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The Destructive Nature of Evil

July 04, 2021

The Destructive Nature of Evil

“They came to the other side of the sea, to the country of the Gerasenes. And when Jesus had stepped out of the boat, immediately there met him out of the tombs a man with an unclean spirit. He lived among the tombs. And no one could bind him anymore, not even with a chain, for he had often been bound with shackles and chains, but he wrenched the chains apart, and he broke the shackles in pieces. No one had the strength to subdue him. Night and day among the tombs and on the mountains he was always crying out and cutting himself with stones.” - Mark 5:1-5

After a tumultuous night at sea, Jesus and his disciples landed in the country of the Gerasenes. Their experience during the storm had taught the twelve a powerful lesson: Jesus had authority over the wind and the waves. With just three spoken words, he had calmed a raging tempest. His command, “Peace! Be still!”, was not just for the weather but for the overwhelmed disciples as well (Mark 4:39). The same men who had been terrified of the squall came to fear the one who demonstrated complete authority over the forces of nature. Throughout his Gospel, Mark will continue to expose misplaced fear and reveal how the presence of Jesus transforms it.

No one in the land of the Gerasenes inspired fear quite like the demoniac who came out to meet Jesus. Mark paints a vivid portrait of a man who lived among graves, was possessed by an unclean spirit, and could not be bound or subdued even by shackles and chains. This poor wretch did not sleep but cried out and cut himself throughout every day and night. Once again, we see the theme of ceremonial uncleanliness. A good, law-abiding Jew would never approach the tombs, let alone live among them. This man’s physical surroundings rendered him unclean, as did his possessed spirit.

What were the people to do with such a man? They could not cure him. They could not restrain him. The only option seemed to be to stay as far away from him, and the area he inhabited, as possible. Thankfully, as we shall see, Jesus had a different perspective. Where others saw a deranged, dangerous, and unclean man, he saw an isolated, tormented child of God in desperate need of healing.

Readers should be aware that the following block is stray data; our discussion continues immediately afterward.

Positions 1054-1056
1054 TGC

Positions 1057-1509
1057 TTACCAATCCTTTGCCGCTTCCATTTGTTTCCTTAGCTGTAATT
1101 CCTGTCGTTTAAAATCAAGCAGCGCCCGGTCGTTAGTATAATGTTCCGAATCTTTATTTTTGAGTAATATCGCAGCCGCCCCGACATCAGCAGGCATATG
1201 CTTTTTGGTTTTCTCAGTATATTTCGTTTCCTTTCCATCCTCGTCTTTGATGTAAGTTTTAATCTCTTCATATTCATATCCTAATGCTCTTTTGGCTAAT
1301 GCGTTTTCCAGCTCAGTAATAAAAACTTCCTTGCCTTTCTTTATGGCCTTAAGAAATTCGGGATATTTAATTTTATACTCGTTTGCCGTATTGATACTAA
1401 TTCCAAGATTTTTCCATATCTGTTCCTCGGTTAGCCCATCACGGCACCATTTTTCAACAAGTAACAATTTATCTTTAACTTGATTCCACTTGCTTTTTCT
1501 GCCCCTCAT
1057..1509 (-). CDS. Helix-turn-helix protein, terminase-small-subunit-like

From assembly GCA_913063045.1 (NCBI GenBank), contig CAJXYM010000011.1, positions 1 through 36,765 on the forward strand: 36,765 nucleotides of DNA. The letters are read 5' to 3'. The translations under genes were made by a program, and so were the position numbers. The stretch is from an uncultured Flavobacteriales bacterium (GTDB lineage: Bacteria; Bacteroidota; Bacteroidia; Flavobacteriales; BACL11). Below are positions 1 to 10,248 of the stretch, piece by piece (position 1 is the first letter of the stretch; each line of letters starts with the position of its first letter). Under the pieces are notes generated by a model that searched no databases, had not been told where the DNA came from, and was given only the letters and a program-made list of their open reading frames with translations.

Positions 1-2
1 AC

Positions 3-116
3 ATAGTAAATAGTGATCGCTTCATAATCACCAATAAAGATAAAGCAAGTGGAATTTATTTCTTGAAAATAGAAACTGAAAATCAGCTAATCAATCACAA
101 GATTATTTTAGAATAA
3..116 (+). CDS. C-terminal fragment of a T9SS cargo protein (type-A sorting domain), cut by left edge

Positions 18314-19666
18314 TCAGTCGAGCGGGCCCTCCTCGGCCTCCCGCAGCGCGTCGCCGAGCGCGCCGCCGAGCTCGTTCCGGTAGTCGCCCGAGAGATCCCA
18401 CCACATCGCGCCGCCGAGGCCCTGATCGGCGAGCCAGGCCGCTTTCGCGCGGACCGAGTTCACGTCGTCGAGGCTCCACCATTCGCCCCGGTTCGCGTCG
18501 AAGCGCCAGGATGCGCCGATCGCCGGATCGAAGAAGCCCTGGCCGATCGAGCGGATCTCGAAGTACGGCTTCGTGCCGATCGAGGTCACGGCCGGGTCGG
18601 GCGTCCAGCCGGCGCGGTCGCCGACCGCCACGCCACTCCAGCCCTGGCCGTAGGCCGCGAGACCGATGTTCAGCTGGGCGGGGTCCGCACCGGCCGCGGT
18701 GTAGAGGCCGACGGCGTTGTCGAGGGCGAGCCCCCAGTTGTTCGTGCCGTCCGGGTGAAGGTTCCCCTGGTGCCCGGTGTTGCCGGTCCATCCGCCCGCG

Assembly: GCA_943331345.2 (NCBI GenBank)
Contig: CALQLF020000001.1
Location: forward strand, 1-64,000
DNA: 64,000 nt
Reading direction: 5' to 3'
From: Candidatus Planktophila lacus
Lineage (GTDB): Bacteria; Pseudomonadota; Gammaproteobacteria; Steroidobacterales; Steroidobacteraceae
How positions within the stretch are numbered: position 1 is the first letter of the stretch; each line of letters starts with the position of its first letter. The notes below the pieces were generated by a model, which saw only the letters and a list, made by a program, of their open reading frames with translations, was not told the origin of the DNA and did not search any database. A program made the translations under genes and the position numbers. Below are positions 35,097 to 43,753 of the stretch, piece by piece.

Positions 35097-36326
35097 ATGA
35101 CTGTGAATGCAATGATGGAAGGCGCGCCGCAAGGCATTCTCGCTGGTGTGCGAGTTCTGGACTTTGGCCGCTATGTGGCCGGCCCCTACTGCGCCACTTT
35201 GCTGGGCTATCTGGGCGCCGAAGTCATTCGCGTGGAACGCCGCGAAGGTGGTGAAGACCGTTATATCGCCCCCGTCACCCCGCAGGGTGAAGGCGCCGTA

In this narrative, the kingdom of God and the kingdom of Satan collide. While Jesus comes to heal, save, and restore, Satan comes to steal, kill, and destroy (John 10:10). We can see Satan’s work, not only in the appearance and destructive nature of the demoniac, but also in his self-mutilation. This wretched man was being held captive in a stronghold of evil. The demons were well aware of the spiritual battle raging between the two kingdoms. They also knew that Jesus had authority even over them. The possessed man, the disciples, and the people in the surrounding towns would soon learn about the authority of Jesus as well.

What about you? Do you recognize the ongoing war between the kingdom of God and the kingdom of Satan? Do you remember who has the true authority? While the temporal battle rages on, the ultimate victory is already secured. Jesus conquered sin, death, and all the forces of evil through his death and resurrection. You are invited to recognize the battle, look to the one who has already won, and then claim that victory for yourself.

Reflect and Respond:
How would the Lord like to expand your vision so that you can see beyond the battles of this world and recognize the true war? It is not between races, religions, or even political parties. It is between the kingdom of God and the kingdom of Satan.  We would love to hear your thoughts in the comments.


Related Resource:

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